This is a follow-up to my question here. A subset of a topological space is called relatively compact if its closure is compact. My question is, what kind of topological spaces satisfy the following property: there exist countably many relatively compact sets $S_1,S_2,...$ such that every relatively compact set $S$ is a subset of some $S_n$? Or to put it another way, the collection of relatively compact sets has a countable cofinal subcollection.

Is there some category of topological spaces which satisfies this property? Maybe sigma-compact spaces?

My reason for asking this question, by the way, is that relatively compact sets form a bornology for $T_1$ spaces, and this property is one of the conditions for a bornology to be induced by a compatible metric, as I discuss here.


I think hemicompactness comes close: this means that there are countably many compact $H_n\subseteq X$, $n \in \omega$, such that every compact subset of $X$ is a subset of some $H_n$. This condition is often considered when studying the compact-open topology on $X$. This property implies $\sigma$-compactness but is stronger: $\mathbb{Q}$ is $\sigma$-compact but not hemicompact (see this planetmath page), but for locally compact Hausdorff spaces the notions are equivalent.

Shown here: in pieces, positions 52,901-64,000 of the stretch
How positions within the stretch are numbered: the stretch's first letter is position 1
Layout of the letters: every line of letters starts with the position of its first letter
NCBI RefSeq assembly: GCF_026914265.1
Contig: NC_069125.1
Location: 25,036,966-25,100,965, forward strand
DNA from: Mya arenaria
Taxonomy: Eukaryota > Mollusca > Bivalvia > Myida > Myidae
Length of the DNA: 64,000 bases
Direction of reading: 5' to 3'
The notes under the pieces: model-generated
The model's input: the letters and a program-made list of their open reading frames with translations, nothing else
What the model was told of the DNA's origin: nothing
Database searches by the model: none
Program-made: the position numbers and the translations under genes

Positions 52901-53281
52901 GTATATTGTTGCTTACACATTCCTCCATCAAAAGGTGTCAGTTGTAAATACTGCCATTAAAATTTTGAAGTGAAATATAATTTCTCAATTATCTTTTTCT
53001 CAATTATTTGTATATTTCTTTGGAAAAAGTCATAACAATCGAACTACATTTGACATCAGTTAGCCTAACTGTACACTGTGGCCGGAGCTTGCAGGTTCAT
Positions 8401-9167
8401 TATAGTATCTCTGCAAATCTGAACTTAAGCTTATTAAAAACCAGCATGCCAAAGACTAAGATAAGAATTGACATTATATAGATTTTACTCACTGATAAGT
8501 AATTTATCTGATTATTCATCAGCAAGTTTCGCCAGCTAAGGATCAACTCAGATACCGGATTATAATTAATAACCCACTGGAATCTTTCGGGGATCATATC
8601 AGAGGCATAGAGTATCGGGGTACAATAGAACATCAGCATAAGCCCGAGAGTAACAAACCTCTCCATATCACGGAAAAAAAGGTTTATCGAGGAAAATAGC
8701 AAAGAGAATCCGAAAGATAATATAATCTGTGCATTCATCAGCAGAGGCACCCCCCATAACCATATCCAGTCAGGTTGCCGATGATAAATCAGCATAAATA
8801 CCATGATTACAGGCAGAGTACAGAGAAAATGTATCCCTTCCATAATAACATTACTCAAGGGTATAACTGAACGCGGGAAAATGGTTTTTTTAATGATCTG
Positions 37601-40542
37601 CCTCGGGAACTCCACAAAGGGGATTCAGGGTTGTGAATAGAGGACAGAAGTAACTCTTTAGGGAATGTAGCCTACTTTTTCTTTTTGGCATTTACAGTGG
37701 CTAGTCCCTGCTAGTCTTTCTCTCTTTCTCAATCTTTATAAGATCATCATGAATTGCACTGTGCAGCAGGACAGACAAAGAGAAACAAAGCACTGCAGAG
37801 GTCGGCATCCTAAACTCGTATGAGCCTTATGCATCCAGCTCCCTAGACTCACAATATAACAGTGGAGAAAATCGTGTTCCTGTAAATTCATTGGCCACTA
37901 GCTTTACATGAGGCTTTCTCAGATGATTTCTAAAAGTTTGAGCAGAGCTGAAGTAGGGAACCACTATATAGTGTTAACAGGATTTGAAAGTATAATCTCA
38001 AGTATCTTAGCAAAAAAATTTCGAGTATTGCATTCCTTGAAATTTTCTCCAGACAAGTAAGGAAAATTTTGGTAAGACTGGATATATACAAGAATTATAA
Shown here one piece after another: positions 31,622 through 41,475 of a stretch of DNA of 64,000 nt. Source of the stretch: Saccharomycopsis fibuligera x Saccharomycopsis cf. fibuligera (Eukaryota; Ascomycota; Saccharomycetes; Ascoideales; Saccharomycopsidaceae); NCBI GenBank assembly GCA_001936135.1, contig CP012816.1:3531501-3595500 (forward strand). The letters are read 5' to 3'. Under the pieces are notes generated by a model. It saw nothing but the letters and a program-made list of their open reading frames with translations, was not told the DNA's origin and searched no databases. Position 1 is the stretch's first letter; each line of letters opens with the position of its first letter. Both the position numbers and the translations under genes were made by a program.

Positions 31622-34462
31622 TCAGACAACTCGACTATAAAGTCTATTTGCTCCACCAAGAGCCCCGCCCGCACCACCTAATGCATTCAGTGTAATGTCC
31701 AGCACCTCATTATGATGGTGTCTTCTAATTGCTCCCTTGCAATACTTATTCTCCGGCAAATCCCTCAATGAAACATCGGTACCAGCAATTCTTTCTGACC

It is clear that a hemicompact $X$ satisfies your condition, and a space satisfying your condition is hemicompact (using the closures of the base sets).


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